Eye test could help detect Alzheimer's diseaseCould also be extended to other conditions
A new eye test developed by researchers at University College London can detect the onset of brain conditions such as Alzheimer's disease.
The test can directly assess the health of the cells in the retina using a laser scan. As retina cells are nerve cells which send signals directly to the brain, this can provide an early indication of the onset of brain diseases as well as providing information about their progress.
One of the leaders of the study, Professor Francesca Cordeiro, commented: "The death of nerve cells is the key event in all neurodegenerative disorders - but until now it has not been possible to study cell death in real time. This technique means we should be able to directly observe retinal nerve cell death in patients, which has a number of advantages in terms of effective diagnosis. This could be critically important since identification of the early stages could lead to successful reversal of the disease progression with treatment."
The new technique, which has so far only been tested on animals, uses fluorescent markers that attach themselves to the relevant cells and indicate the stage of cell death. The retina is then observed using a customised laser ophthalmoscope. Until now this process has only been possible using cells in a lab, so this is the first time ever that retinal nerve cell death in Alzheimer's disease has been observed in a living organism.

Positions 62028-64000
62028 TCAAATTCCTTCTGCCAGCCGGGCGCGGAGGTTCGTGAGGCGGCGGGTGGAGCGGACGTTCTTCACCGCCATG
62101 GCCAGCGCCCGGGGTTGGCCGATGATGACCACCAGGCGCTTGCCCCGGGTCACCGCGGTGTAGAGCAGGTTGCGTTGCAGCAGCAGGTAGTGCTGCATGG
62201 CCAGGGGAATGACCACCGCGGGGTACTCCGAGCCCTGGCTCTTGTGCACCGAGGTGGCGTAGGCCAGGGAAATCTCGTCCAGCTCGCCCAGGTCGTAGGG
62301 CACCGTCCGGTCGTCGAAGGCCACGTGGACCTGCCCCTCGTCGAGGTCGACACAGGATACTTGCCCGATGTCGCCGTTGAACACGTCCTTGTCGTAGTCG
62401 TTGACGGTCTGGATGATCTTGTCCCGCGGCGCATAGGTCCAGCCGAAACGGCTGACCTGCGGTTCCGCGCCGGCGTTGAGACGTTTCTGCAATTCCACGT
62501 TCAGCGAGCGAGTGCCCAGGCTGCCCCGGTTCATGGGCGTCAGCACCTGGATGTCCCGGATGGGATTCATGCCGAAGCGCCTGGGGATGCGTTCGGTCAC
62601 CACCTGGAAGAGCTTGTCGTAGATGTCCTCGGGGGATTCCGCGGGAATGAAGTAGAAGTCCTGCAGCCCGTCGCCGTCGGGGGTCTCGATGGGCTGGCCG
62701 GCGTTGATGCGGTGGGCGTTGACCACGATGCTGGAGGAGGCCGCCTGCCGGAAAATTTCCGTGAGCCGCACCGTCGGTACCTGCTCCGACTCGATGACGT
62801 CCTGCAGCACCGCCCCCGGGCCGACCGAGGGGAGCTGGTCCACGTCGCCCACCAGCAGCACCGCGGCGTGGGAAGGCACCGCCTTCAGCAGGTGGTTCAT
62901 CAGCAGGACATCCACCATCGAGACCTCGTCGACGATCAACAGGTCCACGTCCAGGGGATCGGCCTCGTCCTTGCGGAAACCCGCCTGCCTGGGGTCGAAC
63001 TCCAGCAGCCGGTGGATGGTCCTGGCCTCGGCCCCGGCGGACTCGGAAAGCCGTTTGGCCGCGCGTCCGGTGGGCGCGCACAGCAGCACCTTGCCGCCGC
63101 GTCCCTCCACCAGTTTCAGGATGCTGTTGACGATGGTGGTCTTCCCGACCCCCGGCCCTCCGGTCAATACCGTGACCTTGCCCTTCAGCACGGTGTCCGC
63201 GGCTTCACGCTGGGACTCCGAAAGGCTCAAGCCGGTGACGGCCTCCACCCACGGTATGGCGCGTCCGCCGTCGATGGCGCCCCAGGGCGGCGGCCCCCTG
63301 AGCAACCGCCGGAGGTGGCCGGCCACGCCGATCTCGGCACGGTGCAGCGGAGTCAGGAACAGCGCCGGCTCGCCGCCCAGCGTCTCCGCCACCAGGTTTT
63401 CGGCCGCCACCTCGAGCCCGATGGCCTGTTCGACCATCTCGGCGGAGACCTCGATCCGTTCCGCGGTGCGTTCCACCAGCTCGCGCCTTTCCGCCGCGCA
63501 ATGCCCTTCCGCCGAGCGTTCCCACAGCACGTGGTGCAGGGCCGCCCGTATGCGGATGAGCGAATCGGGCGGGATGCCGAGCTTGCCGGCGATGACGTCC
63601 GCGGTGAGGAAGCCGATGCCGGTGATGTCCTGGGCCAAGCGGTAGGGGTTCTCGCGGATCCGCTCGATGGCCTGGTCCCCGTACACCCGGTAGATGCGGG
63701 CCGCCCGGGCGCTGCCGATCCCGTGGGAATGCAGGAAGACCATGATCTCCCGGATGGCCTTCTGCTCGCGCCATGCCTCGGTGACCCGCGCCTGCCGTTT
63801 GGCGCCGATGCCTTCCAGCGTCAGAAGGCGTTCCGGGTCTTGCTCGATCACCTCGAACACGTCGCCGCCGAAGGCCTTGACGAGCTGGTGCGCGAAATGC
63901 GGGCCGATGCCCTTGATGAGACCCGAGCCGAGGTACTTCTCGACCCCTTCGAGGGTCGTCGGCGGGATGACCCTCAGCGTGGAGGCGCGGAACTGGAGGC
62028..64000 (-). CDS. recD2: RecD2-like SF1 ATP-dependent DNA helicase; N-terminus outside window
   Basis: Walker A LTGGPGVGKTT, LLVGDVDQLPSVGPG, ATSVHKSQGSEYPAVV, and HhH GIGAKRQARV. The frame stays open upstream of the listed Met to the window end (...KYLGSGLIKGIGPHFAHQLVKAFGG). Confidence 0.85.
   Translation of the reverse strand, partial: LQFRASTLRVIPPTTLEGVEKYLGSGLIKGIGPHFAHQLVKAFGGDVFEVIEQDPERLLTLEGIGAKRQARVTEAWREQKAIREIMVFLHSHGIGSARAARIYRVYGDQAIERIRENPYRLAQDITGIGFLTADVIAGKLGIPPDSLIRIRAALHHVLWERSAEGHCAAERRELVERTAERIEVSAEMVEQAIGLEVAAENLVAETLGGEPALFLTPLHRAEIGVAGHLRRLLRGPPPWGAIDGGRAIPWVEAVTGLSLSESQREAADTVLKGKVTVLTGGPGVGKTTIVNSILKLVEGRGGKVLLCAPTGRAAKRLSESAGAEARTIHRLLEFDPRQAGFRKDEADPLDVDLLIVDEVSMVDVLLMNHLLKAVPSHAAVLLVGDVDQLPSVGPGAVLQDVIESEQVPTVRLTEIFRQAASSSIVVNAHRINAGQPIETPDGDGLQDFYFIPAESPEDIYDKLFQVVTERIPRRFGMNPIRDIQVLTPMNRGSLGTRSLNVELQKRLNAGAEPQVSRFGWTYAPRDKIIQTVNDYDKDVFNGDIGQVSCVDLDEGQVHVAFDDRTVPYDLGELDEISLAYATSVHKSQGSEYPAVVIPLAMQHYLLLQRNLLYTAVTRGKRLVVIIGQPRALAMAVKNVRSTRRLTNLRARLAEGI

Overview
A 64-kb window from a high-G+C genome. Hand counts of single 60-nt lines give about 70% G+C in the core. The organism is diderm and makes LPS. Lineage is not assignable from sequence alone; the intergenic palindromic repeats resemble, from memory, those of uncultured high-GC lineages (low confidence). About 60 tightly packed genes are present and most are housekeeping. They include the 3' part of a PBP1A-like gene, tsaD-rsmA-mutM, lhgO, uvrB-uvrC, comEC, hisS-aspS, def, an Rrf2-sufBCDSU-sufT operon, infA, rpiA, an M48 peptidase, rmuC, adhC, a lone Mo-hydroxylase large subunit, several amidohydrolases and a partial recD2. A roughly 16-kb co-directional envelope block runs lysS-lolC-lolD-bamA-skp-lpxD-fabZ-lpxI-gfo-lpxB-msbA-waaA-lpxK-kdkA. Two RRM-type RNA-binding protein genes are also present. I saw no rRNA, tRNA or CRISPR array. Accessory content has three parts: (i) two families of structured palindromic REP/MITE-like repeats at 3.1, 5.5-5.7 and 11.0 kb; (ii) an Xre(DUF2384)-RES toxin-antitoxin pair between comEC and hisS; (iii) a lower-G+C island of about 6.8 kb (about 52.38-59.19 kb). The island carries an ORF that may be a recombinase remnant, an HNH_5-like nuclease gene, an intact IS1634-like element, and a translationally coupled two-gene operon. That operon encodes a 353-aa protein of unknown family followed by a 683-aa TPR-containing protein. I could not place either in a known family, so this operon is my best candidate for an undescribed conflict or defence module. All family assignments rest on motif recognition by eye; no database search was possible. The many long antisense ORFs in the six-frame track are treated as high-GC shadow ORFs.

Professor Cordeiro's team hope to extend the test to detect and assess glaucoma, and plan to begin human trials later this year. As she noted “"Few people realise that the retina is a direct, albeit thin, extension of the brain. It is entirely possible that in the future a visit to a high-street optician to check on your eyesight will also be a check on the state of your brain."
The research was supported by funding from The Wellcome Trust and The Foundation Fighting Blindness. The project has also been supported by UCL Business proof of concept funds and two patents have been filed around this technology.
This article was published on Fri 15 January 2010
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